Devon and Somerset 'stitched up' by superfast broadband rollout
Residents in parts of Devon and Somerset have been “stitched up” by the rural broadband programme which is ignoring rural taxpayers’ needs, a campaigner has claimed.
Graham Long, from Upottery Parish Council in East Devon, said up to 90,000 households in the two counties could be left unable to access superfast broadband, despite a nationwide rollout programme.
The difference between urban and rural connectivity is creating a digital and economic divide, Mr Long warned, with businesses leaving rural areas in search of better connections.
The government has set a target of bringing superfast broadband (speeds of 24Mbps and above) to 90% of the UK by 2016 through its Broadband Delivery UK (BDUK) programme.
A superfast extension programme aims to extend coverage to 95% by the end of the following year.
But Mr Long said the current Connecting Devon and Somerset (CDS) Superfast Broadband programme is leaving rural homes and business behind.
The large proportion of properties left out in rural areas compared to urban areas means as few as 10% of properties in his parish will be able to access superfast speeds by the end of 2016, he said.
Residents had hoped the next phase of the rollout would see CDS bring in private investment through an “open tendering process”, taking superfast speeds to 100% of people.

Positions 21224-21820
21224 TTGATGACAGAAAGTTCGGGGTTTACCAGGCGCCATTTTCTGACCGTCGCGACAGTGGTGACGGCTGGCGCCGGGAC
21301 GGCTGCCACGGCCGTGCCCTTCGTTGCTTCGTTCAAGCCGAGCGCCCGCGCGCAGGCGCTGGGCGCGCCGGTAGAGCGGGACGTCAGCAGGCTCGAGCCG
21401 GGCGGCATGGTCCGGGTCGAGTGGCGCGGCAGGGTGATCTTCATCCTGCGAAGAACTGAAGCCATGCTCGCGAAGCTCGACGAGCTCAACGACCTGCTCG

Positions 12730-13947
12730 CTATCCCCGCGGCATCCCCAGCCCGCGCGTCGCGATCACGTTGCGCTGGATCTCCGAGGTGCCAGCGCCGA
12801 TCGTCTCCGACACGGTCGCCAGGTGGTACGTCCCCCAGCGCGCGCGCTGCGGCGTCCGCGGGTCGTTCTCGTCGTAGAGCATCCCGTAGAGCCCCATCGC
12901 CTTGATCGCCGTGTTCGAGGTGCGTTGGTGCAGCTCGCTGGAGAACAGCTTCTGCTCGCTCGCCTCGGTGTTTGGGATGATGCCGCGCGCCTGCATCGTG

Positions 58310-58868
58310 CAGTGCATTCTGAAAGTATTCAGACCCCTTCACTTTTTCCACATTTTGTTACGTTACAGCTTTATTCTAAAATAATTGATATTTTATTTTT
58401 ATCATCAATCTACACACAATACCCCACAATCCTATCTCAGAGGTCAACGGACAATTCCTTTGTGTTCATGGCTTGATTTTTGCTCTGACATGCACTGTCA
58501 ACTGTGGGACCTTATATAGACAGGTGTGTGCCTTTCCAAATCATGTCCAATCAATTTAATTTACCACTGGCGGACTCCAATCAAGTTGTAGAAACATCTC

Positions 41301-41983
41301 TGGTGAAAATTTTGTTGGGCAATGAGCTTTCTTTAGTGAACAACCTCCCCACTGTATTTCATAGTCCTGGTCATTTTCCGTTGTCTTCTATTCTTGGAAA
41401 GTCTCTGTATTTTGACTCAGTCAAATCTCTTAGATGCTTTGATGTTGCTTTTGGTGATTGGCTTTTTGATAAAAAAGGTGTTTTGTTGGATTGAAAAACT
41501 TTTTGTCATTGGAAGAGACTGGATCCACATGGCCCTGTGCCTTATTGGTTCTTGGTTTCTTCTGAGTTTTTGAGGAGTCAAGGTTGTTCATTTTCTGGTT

But Mr Long said CDS recently announced that while it will allow bids from other suppliers in the Dartmoor and Exmoor National Parks, the rest of the area will use the same framework as phase one, which he said effectively means the contract will go to BT for most of the two counties.
Speaking to Cable.co.uk, Mr Long said parishes in his area have average broadband speeds of 0.5-3Mbps. According to telecoms regulator Ofcom, average superfast broadband speeds across the country are approximately 47Mbps.
A petition on the issue, calling for faster broadband in all of Devon and Somerset, not just larger villages and towns, received more than 1,000 signatures, but has fallen on “deaf ears”, he said.
Neil Parish (Con – Tiverton and Honiton), a member of the Environment, Food and Rural Affairs Committee, raised the issue in December with BDUK head Chris Townsend, and is now due to chair a public meeting on the issue next month.
Mr Long said many people at the meeting on February 6 would be very angry, adding: “Quite frankly, we’ve been stitched up.”
A spokeswoman for Connecting Devon and Somerset (CDS) said: “The CDS programme will cover all areas that are not already being rolled out commercially, as our aim is to provide 100% superfast broadband coverage to the area.
“Once we have a delivery partner confirmed for this next phase of the project, we will update the maps on our website showing exactly the areas that are going to be covered.
“Until we have completed our procurement we are not able to comment on which areas will be upgraded or indeed when.
Before any timescales can be given about areas to be covered, detailed surveys have to be carried out for each new cabinet, looking at terrain, the connection and planning permissions and land ownerships, she said.
The spokeswoman said they had explored a "fully open" procurement process, but after consultation with other suppliers, government and partners, had decided on a combined procurement approach to build on the "momentum" they had established so far.
She said the open procurement process for Exmoor and Dartmoor national parks offers the "best of both worlds".
Cable.co.uk approached BT, who declined to comment on the story.
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